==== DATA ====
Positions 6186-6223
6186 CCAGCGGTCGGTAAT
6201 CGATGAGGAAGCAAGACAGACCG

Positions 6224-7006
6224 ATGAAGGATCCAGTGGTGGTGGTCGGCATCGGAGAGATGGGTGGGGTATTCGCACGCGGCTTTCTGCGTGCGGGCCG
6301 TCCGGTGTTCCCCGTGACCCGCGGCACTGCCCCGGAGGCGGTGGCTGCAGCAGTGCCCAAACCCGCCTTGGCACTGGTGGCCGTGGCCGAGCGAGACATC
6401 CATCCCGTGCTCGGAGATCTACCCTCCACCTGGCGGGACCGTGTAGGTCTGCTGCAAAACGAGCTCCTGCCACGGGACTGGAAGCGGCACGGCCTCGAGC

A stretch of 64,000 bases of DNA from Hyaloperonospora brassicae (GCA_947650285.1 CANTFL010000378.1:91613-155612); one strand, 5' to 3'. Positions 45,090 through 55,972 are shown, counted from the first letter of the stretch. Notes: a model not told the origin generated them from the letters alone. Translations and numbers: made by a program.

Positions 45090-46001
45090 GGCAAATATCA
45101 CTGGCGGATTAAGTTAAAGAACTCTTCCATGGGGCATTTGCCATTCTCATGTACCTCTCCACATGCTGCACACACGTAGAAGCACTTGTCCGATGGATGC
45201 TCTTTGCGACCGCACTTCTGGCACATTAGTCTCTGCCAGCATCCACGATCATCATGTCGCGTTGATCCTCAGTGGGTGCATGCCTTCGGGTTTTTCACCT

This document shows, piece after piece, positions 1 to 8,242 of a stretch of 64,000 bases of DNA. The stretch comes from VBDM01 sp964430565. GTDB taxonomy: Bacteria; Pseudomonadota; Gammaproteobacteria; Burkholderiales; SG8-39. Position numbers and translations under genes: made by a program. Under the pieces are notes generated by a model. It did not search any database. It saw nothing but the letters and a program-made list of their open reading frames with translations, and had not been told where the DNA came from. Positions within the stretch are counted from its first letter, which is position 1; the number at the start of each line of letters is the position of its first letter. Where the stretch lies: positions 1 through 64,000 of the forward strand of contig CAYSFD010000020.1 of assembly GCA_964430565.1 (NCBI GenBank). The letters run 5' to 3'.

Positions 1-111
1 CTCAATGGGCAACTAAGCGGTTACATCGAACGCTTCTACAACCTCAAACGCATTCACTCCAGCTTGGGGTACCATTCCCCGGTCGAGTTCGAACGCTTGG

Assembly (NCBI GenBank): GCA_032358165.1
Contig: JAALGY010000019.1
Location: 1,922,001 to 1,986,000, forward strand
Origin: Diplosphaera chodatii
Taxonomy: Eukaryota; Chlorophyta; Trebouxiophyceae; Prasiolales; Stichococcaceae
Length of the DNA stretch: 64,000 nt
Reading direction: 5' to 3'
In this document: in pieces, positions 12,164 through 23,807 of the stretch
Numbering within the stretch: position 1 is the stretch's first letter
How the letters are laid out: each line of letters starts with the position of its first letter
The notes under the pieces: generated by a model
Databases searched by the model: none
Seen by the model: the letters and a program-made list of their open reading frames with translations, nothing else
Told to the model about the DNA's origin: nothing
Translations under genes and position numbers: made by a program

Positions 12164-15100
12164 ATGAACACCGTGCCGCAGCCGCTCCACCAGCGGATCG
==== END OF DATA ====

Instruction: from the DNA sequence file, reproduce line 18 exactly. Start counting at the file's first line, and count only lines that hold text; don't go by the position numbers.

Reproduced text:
Location: 1,922,001 to 1,986,000, forward strand